Trafficking gang ‘sold women as commodity’
● Five-year probe found victims taken from Slovakia to Glasgow
Four members of a human trafficking gang have been convicted of bringing women from eastern Europe to Scotland to be exploited.
One victim was sold for £10,000 outside Primark in Glasgow’s Argyle Street. Vojtech Gombar, 61, Anil Raj Wagle, 37, Jana Sandorova, 28, and Ratislav Adam, 31, denied trafficking women from Slovakia to Glasgow but were found guilty following a trial at the High Court in the
city. Police caught the gang through a five-year international operation codenamed Synapsis and said some of the victims, who were kept in flats in the city’s Govanhill, were sexually exploited and sold into sham marriages.
The court heard that one of the women was forced to have sex with two or three Pakistani men a day for at least eight months.
The crimes only came to light after one brave woman managed to escape and run to a shop in the southside of Glasgow for help.
She spoke only Roma and Slovakian but the shopkeeper, who did not understand her, telephoned police. The officers asked two young girls in the store to help with translation. They managed to work out that Gombar, the ringleader, had her ID card. It was found in his flat in the city’s Allison Street, sparking the investigation.
Detective Inspector Steven Mcmillan, who led the inquiry, said: “It’s a heinous crime. It’s horrific to think that people think it is acceptable to buy and sell other human beings as a commodity, to have no thought for the impact and trauma it is going to have on them.”
All four played apart in a scheme to transport eight young women from Slovakia to flats in Govanhill between November 2011 and February 2017 to exploit them.
Five of the women were brought over for arranged marriages to Pakistani men. Some of the women were forced into prostitution. One was turned back at Calais by UK Border Force officers.
She had no possessions or money and was accompanied by Gombar, who had two suitcases containing his possessions. He abandoned her at the ferry port.
Jurors yesterday returned verdicts after more than five days of deliberations.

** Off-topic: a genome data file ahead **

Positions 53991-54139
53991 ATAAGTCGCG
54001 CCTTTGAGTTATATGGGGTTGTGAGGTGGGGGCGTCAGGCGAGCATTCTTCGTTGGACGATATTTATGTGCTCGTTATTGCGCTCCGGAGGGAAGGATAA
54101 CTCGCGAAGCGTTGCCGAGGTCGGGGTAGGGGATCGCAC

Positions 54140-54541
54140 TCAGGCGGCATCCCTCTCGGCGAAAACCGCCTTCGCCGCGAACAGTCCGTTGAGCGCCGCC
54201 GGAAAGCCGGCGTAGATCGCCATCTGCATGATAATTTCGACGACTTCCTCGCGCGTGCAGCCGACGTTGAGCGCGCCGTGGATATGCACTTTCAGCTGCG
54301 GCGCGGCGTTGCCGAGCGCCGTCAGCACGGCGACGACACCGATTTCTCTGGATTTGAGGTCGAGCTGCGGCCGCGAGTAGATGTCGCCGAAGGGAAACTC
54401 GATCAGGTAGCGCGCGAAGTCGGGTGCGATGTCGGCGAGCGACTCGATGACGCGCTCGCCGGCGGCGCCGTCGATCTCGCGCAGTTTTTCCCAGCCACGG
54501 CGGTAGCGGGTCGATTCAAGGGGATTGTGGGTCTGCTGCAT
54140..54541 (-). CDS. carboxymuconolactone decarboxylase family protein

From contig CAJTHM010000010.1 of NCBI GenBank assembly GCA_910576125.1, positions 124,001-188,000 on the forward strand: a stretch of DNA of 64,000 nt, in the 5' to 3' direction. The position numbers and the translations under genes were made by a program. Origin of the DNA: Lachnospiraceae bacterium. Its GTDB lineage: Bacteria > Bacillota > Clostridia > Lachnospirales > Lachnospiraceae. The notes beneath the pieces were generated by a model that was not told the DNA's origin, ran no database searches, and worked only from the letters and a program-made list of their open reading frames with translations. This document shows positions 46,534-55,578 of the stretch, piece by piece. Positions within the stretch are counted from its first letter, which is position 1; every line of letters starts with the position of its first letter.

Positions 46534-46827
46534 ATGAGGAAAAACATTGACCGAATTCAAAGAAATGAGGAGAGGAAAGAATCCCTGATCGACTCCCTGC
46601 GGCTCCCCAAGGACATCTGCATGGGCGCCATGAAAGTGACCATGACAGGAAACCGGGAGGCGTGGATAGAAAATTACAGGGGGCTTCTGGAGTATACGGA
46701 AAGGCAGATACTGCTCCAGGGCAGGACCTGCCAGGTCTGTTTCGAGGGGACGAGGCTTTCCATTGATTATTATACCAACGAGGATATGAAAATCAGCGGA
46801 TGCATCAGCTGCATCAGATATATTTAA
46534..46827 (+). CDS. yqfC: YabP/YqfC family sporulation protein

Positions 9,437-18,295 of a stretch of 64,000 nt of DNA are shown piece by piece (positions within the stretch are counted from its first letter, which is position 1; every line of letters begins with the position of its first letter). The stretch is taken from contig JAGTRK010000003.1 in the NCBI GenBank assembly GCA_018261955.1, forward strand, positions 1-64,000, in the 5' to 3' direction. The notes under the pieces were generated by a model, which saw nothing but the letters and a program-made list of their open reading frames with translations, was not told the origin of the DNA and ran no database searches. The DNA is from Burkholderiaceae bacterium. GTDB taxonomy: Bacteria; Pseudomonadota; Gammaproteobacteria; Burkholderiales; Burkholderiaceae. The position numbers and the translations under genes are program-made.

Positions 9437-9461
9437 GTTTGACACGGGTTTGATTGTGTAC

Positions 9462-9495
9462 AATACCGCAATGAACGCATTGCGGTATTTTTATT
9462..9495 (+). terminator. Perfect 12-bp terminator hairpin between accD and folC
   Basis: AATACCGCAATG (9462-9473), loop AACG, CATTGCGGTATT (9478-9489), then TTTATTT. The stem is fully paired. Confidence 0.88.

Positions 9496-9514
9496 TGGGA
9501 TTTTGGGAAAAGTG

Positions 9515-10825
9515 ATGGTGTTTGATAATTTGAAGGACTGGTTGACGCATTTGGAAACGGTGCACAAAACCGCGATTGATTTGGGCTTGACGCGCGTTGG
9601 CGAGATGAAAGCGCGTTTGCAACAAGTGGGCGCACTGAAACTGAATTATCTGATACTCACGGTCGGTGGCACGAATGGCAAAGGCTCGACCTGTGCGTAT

Gombar was found guilty of 13 charges involving eight of the women. An accusation involving a ninth woman was found not proven.
Wagle was convicted of four charges, mainly involving one of the victims. Sandorova was guilty of six charges featuring two women. Adam was convicted of seven charges involving three victims.
The court heard how the majority of the women gave evidence by videolink from Slovakia and through an interpreter. All had come to Scotland with the promise of a better life and a job but they were either forced to take part in marriages against their will or made to work as prostitutes.
Jurors heard the harrowing stories of the vulnerable victims who arrived here penniless, with no possessions and only the clothes they were wearing.
Their ID cards, which could have helped them to flee back home, were snatched.
The women, who did not speak English, were watched and never allowed out on their own.
It was Gombar, along with accomplices in Slovakia, who found the women and brought them to the UK. Prosecutor Kath Harper said: “Vojtech Gombar shows a startlingly clear, compelling and powerful pattern of behaviour in recruiting, transporting and exploiting these women.
“He exploited them by either forcing them into marriage with virtual strangers from which he benefited financially and/ or forcing them into prostitution from which he and his associates benefited.”
Ms Harper said of the woman forced to have sex with two or three men a day for months: “Her autonomy was completely stripped from her and her body became nothing but a vehicle for Gombar and others to make money.
“It is perhaps hard to imagine a more callous and uncaring way to treat another human being.”
Sandorova and Adam were Gombar’s stepdaughter and her partner.
Wagle, from Nepal, became involved initially because he wanted to buy a bride.
Lord Beckett remanded the gang – all from Govanhill – in custody pending sentencing for reports. They will return to the dock in Edinburgh on 8 November.
One woman, who had been with the gang during the case, sobbed after the verdicts.
“Her body became nothing but a vehicle for Gombar and others to make money. It is hard to imagine a more uncaring way to treat another human being”
0 Clockwise from top left: Anil Raj Wagle, Jana Sandorova, Vojtech Gombar and Ratislav Adam